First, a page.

Kitchen Princess Manga Review — Final Thoughts

キッチンのお姫さま/Kitchen no Ohimesama
Kitchen Princess Manga Review — Final Thoughts


I’ve read a few shoujo titles over the years, most notably Cardcaptor Sakura (which is also mahou shoujo) and Fruits Basket. As usually happens, some readers of this blog had suggested that I might try Kitchen Princess since I liked Fruits Basket. It took some time before I could budget purchasing the manga, which I decided to try not just because it was another shoujo title, but because it was also a cooking manga, something that would be new to me. It was an educational experience to say the least.

Kitchen Princess
The story is a pretty cliched one — a pretty but orphaned girl (Najika) has some outstanding skills (the ability to remember any taste and perfectly emulate any dish she’s eaten) and gets assigned to a prestigious school. She’s an outcast but catches the eye of two popular guys who are also the sons of the school’s director — Daichi and Sora. Najika uses her cooking skills to win over others such as the popular model Akane, who at first loathed Najika.

While there is very little of what I would call traditional humor (some of the omake stories are more lighthearted than the main story), I found it humorous how author Kobayashi-sensei managed to work in a certain number of recipes every volume, all of which are published at the end of the volume by Del Rey. Some come off more natural, such as when Najika is in some cooking competition or is helping at Fujita Diner, but sometimes her “food fixes everything” dishes came off as a bit of a stretch to me. Then again, I’m not the target audience of this manga. ^_^;

When cooking isn’t in the forefront, we have the cliched love-triangle as Najika attempts to find her “Flan Prince,” the boy who’d save her life as a child and who gave her his flan snack afterward. So, Najika first goes with Sora, who leads her to believe he’s her Flan Prince but then he’s unexpectedly removed from the picture and Kobayashi-sensei brings in a new boy (Seiya) to not only fill in the love-triangle, but also to be a cooking rival for Najika.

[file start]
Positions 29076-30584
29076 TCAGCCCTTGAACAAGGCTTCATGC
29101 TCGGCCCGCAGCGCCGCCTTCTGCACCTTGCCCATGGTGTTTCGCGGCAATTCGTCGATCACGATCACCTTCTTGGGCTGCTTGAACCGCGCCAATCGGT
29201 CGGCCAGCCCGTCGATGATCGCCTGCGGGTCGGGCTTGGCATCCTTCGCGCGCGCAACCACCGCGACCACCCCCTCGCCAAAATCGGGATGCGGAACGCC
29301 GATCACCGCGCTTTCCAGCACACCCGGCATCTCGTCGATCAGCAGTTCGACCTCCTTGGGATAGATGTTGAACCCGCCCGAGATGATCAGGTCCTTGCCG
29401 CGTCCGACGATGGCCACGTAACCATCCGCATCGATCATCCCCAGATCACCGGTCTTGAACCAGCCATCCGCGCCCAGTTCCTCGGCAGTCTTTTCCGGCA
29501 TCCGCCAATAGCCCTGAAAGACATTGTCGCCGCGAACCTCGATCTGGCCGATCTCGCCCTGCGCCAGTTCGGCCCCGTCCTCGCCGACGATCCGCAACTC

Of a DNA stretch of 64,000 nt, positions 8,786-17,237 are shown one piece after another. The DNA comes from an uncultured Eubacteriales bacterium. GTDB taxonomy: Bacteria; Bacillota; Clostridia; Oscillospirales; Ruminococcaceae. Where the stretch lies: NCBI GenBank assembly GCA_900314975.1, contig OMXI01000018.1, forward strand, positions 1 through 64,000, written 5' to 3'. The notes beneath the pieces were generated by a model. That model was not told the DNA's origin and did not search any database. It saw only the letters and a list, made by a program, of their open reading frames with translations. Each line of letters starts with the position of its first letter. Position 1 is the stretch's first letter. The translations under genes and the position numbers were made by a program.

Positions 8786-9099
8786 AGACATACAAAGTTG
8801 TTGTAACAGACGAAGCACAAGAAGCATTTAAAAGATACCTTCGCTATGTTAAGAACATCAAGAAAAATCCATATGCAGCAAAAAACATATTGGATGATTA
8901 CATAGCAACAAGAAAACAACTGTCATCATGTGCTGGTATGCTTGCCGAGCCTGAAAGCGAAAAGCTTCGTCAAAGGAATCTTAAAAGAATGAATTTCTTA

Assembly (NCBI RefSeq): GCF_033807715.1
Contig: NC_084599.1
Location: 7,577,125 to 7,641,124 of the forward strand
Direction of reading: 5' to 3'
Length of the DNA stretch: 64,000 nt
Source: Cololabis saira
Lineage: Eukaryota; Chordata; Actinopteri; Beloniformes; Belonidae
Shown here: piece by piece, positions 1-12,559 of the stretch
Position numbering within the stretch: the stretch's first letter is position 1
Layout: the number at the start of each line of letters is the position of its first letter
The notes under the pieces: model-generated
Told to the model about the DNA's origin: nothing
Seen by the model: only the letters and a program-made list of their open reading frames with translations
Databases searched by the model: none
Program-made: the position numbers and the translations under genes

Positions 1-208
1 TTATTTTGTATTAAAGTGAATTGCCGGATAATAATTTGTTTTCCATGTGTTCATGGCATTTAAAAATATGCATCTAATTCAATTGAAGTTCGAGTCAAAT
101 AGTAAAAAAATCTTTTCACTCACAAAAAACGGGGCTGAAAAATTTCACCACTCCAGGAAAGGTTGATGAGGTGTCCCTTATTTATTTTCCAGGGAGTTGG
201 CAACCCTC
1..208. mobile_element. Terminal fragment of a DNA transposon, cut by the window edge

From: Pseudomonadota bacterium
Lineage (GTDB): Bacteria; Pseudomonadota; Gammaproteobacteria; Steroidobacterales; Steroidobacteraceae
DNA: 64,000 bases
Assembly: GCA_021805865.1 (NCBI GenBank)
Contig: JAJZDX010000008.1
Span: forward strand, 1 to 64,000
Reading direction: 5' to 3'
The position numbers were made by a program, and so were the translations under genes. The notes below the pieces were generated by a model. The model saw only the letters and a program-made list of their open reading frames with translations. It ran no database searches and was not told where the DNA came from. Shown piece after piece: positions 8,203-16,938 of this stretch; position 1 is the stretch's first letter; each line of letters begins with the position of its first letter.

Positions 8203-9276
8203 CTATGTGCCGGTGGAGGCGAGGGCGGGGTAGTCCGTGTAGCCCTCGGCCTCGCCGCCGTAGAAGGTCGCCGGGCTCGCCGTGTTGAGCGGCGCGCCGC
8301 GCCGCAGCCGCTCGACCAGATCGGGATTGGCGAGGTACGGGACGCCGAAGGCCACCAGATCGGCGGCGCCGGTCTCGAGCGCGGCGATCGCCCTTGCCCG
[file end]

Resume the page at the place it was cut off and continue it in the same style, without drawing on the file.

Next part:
As I look back at these romances, I was never filled with anything other than “meh!” I’m guessing that young girls may be OK with it but for me, I just couldn’t get into the romance aspects that much and certainly never bought the Daichi-Seiya-Najika love-triangle. I was into the romance stuff in Fruits Basket (and other titles) so I’m not hardened against that. The Sora-Daichi-Najika love-triangle was more believable but Sora’s “removal” (which was something completely unexpected) ended what little interest I would have had.

I will admit that some of the recipes published do look somewhat interesting. They are presented in a simplistic style to allow children to be able to prepare these dishes. Considering the time restraints in my life, I kinda doubt I bother to try to make one of these dishes but I might one day. We’ll see.

Kitchen Princess
The artwork in the manga is by ANDO Natsumi, who does a her job well. I don’t think I ever mentioned this before, so I thought I’d mention it now.

I’m pretty sure that the target audience of young pre-teen and teen girls will really get into this manga but for me, it was too cliched and angst-filled for me to have any real enjoyment. As such, I do plan to give this to my nieces in a couple of years and we’ll see how they react to this. ^_^

You can leave a response, or trackback from your own site.

4 Responses to “Kitchen Princess Manga Review — Final Thoughts”

  1. Anonymous says:

    Have you tried Oishii Kankei?

  2. AstroNerdBoy says:

    Never heard of it until just now. ^_^;

  3. Anonymous says:

    Have you tried Ouran Host Club?

Leave a Reply

Your email address will not be published. Required fields are marked *

Powered by WordPress